Al-Haq also delivered an oral intervention under Item 5: Report of the Forum on Business and Human Rights, highlighting concerns about obstacles to tools being developed in the pursuit of implementing the UNGPs. Accordingly, Al-Haq called on the Working Group on business and human rights to reiterate, in their report to the UN Human Rights Council and General Assembly, the importance of the database as a tool to implement the UNGPs, and stress the need for its publication and regular update; to carry out a country visit to the OPT to further investigate the extent of corporate activities contributing to human rights abuses and grave breaches; work with relevant civil society and stakeholders to enhance access to effective remedies for the occupied population, including by ceasing and reversing business activities that aid and abet the commission of grave breaches of humanitarian and human rights law, and guarantee non-occurrence; and to remind home states of their role to prevent and address human rights abuses by businesses domiciled in their territory and/or jurisdiction, to take concrete measures, in line with their domestic laws, National Action Plans and international law, including by engaging with businesses and ensuring effective accountability.
On 8 July 2019, Al-Haq delivered an oral intervention during the Human Rights Council's General Debate on Item 7: Human Rights Situation in Palestine and other Occupied Arab Territories. The oral intervention highlighted Israel's role in deepening environmental and climate vulnerabilities for Palestinians as a result of Israel's systematic and unlawful exploitation of natural resources. During the intervention, Al-Haq reiterated that Israel, as a temporary Occupying Power does not hold sovereign rights over any part of the occupied Palestinian territory, including over natural resources. Al-Haq further highlighted the impacts of Israel's prolonged occupation, including the expansion of the illegal settlement enterprise on Palestinians' capacity to adapt to climate change. Al-Haq concluded by stressing that achieving adaptation to climate change is not possible without the genuine realisation of Palestinians' collective right to self- determination and permanent sovereignty, and called upon the Human Rights Council to take concrete and collective action to bring Israel's 52-year occupation to an end.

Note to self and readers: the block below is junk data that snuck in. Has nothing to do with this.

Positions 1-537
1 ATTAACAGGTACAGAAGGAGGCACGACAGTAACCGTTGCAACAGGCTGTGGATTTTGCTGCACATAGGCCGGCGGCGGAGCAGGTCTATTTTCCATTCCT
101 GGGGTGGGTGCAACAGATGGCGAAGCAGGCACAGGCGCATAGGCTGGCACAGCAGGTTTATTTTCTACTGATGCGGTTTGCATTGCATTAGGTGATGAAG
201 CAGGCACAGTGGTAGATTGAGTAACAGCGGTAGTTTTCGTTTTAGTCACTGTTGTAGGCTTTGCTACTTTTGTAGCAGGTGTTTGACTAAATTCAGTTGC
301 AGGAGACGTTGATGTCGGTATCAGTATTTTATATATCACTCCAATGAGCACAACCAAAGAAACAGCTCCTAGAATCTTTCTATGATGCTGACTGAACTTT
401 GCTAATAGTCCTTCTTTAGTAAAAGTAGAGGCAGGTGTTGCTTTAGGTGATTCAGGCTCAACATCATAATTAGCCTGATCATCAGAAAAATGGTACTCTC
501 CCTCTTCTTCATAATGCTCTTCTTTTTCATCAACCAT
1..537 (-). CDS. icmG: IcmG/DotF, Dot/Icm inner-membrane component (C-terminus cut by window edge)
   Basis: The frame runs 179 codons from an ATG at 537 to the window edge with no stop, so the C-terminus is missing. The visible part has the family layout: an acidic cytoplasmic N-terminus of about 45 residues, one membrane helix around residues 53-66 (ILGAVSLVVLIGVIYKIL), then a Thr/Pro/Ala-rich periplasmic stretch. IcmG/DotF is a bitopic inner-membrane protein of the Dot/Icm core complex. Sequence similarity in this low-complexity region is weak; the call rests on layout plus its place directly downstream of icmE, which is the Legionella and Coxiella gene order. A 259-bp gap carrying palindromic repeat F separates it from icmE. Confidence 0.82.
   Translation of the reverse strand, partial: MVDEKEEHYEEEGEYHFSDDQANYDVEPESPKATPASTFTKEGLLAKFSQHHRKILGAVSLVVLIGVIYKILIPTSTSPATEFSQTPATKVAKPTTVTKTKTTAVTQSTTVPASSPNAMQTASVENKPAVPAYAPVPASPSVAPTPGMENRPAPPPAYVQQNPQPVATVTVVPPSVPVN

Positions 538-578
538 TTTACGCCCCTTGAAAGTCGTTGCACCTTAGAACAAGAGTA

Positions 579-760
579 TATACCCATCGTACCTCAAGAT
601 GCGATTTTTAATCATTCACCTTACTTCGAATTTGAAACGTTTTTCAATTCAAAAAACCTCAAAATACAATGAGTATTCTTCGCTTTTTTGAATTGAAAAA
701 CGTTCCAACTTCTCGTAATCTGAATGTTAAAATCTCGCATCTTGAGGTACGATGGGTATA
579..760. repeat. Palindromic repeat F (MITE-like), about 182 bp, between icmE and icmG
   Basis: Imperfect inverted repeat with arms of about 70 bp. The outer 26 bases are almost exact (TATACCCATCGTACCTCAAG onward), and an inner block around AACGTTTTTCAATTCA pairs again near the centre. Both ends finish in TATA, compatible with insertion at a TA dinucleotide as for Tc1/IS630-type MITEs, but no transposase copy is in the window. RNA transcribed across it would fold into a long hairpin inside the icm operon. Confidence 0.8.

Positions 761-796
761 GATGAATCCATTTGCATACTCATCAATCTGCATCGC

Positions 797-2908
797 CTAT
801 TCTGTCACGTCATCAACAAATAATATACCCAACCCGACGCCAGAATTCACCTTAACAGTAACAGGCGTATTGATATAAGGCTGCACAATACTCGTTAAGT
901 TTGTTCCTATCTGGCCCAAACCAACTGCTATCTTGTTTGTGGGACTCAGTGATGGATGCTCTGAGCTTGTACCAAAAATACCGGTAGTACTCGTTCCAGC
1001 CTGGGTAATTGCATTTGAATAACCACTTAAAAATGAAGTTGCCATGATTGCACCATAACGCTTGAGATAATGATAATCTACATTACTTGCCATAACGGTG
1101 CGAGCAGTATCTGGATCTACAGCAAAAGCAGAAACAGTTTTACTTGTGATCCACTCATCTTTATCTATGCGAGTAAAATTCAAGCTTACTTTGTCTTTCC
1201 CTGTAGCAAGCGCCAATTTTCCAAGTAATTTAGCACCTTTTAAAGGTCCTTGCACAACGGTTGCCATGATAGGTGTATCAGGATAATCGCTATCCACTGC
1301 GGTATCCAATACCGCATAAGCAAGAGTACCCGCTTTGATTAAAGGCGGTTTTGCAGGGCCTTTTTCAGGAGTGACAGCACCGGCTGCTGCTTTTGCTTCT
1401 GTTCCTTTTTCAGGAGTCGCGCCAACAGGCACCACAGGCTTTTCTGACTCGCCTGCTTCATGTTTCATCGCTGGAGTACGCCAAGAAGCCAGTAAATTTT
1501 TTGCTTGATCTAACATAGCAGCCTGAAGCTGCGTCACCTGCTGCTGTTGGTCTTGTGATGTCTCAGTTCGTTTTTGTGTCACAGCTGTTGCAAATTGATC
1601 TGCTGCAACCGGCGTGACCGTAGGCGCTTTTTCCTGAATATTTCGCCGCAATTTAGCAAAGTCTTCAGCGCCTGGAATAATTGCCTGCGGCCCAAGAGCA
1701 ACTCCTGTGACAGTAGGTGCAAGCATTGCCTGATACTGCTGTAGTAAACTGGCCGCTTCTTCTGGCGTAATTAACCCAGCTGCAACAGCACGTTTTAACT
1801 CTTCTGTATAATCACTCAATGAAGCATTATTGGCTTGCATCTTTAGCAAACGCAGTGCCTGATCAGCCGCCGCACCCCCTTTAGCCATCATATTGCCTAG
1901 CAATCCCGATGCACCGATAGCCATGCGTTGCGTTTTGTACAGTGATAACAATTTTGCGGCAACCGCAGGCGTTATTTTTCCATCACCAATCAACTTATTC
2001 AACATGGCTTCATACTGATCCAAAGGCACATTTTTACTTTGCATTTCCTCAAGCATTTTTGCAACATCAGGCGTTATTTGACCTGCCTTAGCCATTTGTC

Also, on 8 July 2019, Al-Haq organized a parallel side event on Agenda Item 7 titled: "Climate and Environmental Justice in the Occupied Palestinian Territory". Al-Haq's Environmental Policy Researcher, Suha Jarrar, delivered a presentation on "Climate Change Adaptation in the Occupied Palestinian Territory: The Case of the South Hebron Hills". Other presenters included Mr. Samir Zaqout, Deputy Director of Al-Mezan Center for Human Rights, who delivered a presentation on "Conflict and Erosion of a Sustainable Environment in Gaza". The third presenter, Mr. Atwa Jaber, a researcher and candidate at the Graduate Institute in Geneva, delivered a presentation titled "Loot and Harness: Israel's Systematic Appropriation of Natural Resources in the Occupied Jordan Valley".
Prior to the session, Al-Haq submitted a written statement highlighting the ways through which Israel's prolonged occupation and its settlement enterprise deepens Palestinians' climate vulnerability. The statement included examples from the field, reflecting Israel's discriminatory policies, namely in Area C of the occupied West Bank, and their impacts on different areas within the agriculture sector, including on livestock production and on water resources. In the submission, Al-Haq recalled that by virtue of the temporary nature of the situation of occupation, Israel is obliged to temporarily administer Palestinian natural resources in accordance with the rules of usufruct and with the obligation to safeguard the capital of the property. Accordingly, Israel is prohibited from exploiting non-renewable and finite natural resources in a manner that undermines their capital and results in economic benefits for Israel and its settlement enterprise.
Amongst other recommendations, Al-Haq called upon the Human Rights Council to urge Israel to act in accordance with international law, and in accordance with its responsibilities, as stipulated under the Paris Agreement on Climate Change. Article 7 of the Paris Agreement, governs States Parties' responsibilities to reduce climate vulnerabilities of vulnerable populations, and to respect, promote and consider their human rights obligations when taking action to address climate change. During the events and in meetings held during the session, Al-Haq emphasized the linkages between climate change adaptation for Palestinians, and their right to permanent sovereignty, including over natural resources, as part of their right to self-determination.